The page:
One of the most critical stages of technology commercialization is creating a prototype. When a technology is relatively new and groundbreaking, as nanotechnology is, the ability to secure prototyping/fabrication/characterization services is extremely limited.
The Nanotechnology Institute (NTI) is sponsoring a rapid prototyping and characterization network, the PA RapidNanoNetTM – focused on transforming early-stage ideas and inventions based on or enabled by nanotechnology into prototypes of commercial products. This network of facilities and experts aim to reduce the time and expense of prototype construction by enabling access to specialized facilities, instrumentation, equipment and expertise required for design, simulation, synthesis, fabrication, and characterization of nanotechnology-based products.
Grant Applications for the PA RapidNanoNetTM can be found here: http://nanotechinstitute.org/funding
PA RapidNanoNetTM grants
will provide funding to PA companies to use this network of facilities to move their technology towards commercialization. Activities will focus on industry-based developers of nano-innovations using regional providers and experts of advanced nanotechnology instrumentation and capabilities. Where necessary, the NTI will assist companies in identifying appropriate facilities.
The NTI has assembled ten facilities that have agreed to participate in this network. Together these facilities represent one of the most comprehensive and extensive facility networks in the country. They occupy over 25,000 ft2 of space, providing cutting edge services with over 30 expert staff to assist researchers and companies. One is located at the National Institute of Standards and Technology (NIST), and the other facilities are located at six universities across Pennsylvania:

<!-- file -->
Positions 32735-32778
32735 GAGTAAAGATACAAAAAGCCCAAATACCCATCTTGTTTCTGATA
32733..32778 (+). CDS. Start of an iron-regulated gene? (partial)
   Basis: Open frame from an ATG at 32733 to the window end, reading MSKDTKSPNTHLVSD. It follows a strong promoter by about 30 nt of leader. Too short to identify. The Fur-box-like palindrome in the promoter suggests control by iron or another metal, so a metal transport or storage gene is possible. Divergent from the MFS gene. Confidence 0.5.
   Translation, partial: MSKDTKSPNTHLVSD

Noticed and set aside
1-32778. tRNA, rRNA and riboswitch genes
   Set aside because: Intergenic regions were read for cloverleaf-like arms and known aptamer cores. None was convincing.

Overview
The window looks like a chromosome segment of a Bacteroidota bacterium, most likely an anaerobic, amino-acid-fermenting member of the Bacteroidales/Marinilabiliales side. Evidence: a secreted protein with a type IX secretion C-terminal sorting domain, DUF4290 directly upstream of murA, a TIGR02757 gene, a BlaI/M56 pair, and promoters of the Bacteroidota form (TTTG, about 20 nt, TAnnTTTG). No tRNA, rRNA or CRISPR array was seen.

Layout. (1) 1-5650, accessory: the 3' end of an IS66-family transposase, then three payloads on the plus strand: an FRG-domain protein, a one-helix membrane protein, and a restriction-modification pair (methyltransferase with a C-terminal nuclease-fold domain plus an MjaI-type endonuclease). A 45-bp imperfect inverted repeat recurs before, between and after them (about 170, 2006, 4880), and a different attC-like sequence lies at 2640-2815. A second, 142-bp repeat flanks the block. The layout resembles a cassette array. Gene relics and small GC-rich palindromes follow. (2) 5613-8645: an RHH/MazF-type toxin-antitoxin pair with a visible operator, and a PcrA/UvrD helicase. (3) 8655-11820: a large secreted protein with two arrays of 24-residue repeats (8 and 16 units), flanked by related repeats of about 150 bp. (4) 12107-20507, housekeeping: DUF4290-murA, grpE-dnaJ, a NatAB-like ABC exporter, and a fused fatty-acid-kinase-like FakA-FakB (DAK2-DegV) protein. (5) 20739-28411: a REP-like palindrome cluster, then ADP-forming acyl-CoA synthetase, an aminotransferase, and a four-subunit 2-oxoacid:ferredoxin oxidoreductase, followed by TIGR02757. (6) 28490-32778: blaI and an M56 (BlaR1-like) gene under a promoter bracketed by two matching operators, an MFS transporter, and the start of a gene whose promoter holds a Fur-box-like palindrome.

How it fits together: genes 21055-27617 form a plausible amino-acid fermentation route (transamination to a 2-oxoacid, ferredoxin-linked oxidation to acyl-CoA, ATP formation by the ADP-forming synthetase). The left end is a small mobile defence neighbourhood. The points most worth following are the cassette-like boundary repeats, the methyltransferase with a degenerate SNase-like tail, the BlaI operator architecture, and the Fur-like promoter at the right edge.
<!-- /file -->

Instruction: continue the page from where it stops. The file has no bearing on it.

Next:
- Carnegie Mellon University
- Drexel University
- Lehigh University
- Pennsylvania State University
- University of Pennsylvania
- University of Pittsburgh
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The Promise of Nanotechnology
“The use of nanotechnology in consumer products and industrial applications is growing rapidly, with the products listed in the inventory showing just the tip of the iceberg. How consumers respond to these early products — in food, electronics, health care, clothing and cars — will be a litmus test for broader market acceptance of nanotechnologies in the future.”
–Andrew D. Maynard
Chief Science Advisor, Project on Emerging Nanotechnologies
Woodrow Wilson International Center for Scholars